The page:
A colleague came up to me looking frustrated. 

Her boss complained frequently about her lack of productivity and she has spent hours analyzing where her time went. She has subscriptions to all major productivity apps and goes through almost all the things on her to-do list everyday. 

She had even started marking her bathroom breaks and monitored the amount of water she drank while she was at work. In a nutshell, she spent every moment of her day working. Yet her boss complained that she wasn’t productive enough. 

The problem was that she confused being busy with being productive.

We live in a world where we are all obsessed with productivity. We stack up our bedside table with numerous books on productivity, save countless productivity videos on YouTube, and seek advice from anyone who seems moderately successful. 

We fantasize ourselves to lead a four hour work-week. At the same time, we slog 12-16 hours a day, at least 6 days a week. 

Hustling, being busy, and seeking the badge of illusion of productivity. When we speak of being productive, what we essentially mean is being good at time management. 

The supposed key to productivity, however, could be part of the problem. 

There are a limited number of hours in a day and focusing on managing time only makes us realise how much time we really waste. Time management assumes we have control over time. 

We don’t. 

A better approach to being more productive is to manage our attention. Prioritise focusing on projects, and getting it done for the right reasons and it won’t matter how long it takes. 

According to psychologist Adam Grant, “Attention management is the art of focusing on getting things done for the right reasons, in the right places and at the right moments.”

Time isn’t a problem. 

We all have the same 24 hours in a day. What matters is who or what we pay attention to. We are all easily distracted. he antidote to distraction is attention. We can’t control time but we sure can control what we spend our time on.

 We need to eliminate noise. 

Instead of allowing the distractions to derail us, we take control of what we want to respond to. 

For instance, we can choose to allow our flooded inbox or incessant messages on the phone to deflect us from what really needs to be done.  We can also take a pause and ‘attend’ to it later at our own time and pace. 

I realised that in order to create a life based on choices that are important to me, I needed to eliminate noise. It is really about prioritising rather than checking off things on a to-do list.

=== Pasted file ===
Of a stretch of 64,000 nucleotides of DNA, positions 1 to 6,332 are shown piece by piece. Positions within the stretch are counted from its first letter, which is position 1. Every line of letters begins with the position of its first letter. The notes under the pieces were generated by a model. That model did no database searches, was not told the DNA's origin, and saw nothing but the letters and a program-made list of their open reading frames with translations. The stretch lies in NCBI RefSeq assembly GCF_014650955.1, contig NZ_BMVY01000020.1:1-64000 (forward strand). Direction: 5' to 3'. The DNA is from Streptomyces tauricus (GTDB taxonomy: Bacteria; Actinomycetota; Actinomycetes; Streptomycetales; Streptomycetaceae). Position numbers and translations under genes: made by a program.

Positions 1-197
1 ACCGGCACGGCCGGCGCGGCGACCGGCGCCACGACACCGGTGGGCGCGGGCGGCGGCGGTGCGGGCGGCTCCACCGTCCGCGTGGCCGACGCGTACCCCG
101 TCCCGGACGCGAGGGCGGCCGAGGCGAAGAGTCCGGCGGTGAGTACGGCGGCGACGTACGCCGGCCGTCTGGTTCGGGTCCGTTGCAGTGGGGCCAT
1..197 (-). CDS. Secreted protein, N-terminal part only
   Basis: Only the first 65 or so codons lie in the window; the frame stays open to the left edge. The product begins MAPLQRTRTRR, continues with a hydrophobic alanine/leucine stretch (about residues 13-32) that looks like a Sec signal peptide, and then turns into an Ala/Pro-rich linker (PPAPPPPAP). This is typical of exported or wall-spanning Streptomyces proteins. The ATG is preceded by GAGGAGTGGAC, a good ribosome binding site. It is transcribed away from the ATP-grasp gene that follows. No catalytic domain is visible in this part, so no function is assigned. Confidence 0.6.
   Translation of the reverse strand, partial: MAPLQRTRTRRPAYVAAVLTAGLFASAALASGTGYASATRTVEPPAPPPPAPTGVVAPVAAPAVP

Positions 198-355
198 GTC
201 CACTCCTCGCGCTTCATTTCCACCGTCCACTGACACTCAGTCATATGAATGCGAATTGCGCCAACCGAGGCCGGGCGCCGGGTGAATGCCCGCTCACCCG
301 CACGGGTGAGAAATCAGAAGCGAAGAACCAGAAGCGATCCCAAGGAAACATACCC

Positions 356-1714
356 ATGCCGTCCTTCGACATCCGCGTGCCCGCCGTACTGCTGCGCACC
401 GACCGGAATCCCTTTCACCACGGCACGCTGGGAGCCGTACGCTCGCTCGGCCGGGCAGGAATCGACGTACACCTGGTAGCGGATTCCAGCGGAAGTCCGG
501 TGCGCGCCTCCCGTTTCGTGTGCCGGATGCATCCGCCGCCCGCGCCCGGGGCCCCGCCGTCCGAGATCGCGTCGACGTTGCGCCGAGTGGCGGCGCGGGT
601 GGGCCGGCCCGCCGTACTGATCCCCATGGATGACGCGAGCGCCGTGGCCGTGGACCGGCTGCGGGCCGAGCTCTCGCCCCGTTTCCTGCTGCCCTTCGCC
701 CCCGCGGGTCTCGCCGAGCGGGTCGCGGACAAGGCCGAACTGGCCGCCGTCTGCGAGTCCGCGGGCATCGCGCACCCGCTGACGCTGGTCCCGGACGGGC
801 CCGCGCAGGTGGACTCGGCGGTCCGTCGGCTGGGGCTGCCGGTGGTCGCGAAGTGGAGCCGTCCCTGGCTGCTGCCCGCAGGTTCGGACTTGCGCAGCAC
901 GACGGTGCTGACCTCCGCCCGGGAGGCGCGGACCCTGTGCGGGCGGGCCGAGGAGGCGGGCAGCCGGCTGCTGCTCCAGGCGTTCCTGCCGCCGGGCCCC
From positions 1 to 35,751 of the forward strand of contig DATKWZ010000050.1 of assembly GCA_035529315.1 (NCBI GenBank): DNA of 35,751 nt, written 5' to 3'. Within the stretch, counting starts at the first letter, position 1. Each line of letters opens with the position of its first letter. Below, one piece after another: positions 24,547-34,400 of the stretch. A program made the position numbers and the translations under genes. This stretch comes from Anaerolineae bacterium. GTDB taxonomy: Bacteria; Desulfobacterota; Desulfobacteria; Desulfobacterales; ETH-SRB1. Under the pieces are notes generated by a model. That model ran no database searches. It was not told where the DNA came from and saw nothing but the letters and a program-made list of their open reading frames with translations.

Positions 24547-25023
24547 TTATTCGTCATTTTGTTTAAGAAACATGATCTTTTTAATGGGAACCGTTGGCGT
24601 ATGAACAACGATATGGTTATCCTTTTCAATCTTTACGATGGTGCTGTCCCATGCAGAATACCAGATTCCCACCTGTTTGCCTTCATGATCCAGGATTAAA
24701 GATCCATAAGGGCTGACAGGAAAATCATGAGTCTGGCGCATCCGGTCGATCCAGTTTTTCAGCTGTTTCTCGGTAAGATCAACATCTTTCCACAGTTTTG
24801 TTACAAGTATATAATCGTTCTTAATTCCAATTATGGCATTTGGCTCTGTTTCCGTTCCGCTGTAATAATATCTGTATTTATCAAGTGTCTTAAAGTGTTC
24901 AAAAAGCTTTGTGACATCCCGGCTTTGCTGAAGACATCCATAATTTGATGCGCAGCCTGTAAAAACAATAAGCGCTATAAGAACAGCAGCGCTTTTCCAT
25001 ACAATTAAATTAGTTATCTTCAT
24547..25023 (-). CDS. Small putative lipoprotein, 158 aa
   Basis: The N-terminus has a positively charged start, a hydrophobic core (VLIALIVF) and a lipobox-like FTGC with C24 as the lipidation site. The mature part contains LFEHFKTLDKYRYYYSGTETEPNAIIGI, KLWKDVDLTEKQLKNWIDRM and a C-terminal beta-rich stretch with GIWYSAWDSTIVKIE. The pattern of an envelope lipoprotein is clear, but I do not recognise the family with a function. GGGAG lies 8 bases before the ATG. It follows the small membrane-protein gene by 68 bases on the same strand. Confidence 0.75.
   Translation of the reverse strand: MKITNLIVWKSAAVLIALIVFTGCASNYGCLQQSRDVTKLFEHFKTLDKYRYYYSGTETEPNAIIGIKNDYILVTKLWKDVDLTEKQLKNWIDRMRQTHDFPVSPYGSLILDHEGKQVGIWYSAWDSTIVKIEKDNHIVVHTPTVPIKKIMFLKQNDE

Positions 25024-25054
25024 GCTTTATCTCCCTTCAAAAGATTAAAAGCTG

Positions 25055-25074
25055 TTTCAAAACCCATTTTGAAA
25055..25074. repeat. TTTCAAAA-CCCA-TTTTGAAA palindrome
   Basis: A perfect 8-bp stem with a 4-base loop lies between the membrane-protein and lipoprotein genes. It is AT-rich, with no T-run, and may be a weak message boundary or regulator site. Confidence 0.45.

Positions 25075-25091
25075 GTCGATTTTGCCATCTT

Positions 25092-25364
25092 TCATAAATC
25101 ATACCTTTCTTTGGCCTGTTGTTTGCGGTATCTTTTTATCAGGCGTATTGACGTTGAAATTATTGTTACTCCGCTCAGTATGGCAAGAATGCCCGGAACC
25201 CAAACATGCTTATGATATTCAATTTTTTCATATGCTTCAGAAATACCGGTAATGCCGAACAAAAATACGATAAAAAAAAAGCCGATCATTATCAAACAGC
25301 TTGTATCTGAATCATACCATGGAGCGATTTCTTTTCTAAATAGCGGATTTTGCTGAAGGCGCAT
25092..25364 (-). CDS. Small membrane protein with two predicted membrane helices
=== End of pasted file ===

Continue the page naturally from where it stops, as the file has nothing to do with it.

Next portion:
I identified the distractions; used a blocker to initially give me the push. 

The more distracted you are, the less likely it is that you are going to be productive. 

Next, I created a list of priorities. Once the priority is set, you need to break down the tasks. 

Seeing a big task as the sum of its parts improves productivity. If the task is too big, it may even feel difficult to start. Chunking down and setting breakpoints within the tasks will help in creating and achieving smaller milestones. 

I tried to increase my focus gradually rather than doing it all at once.

If you can focus for 10 minutes at a time, try to build it first to 15, then 20, and so on. Rather than investing in time management or to-do apps, spend time on apps that help you build your attention. 

Lastly, I strive to avoid multitasking at all costs. 

While apps like Slack and even email were introduced to increase our productivity, I can’t help but wonder if it did the opposite. Imagine you are working on an important brief and on the right top of your screen you keep getting messages on your Slack channel. 

How well are you going to focus on the brief? 

While working on important tasks, mute your phone, emails, and so-called productivity apps. Focus on only one thing at a time and reserve some time for deep work when you are less likely to be disturbed. 

Identify which tasks demand ‘deep’ work and which tasks are shallow work. Responding to emails, messages, etc is a shallow task and when you spend prime time on it, you are busy but not productive. Schedule shallow tasks for when you have a low energy period.

Remember that the technology is around to serve you and not the other way around. 

We have framed our live around the notion that to be productive we need to be better at time management. However, no one can actually manage time. It always seems to pass us by. 

We all have the same amount. The better and far more efficient approach is to practice attention management. By managing time, we’ll just end up staying busy. 

But to be truly productive, we need to gear up for focus, attention, and some deep work.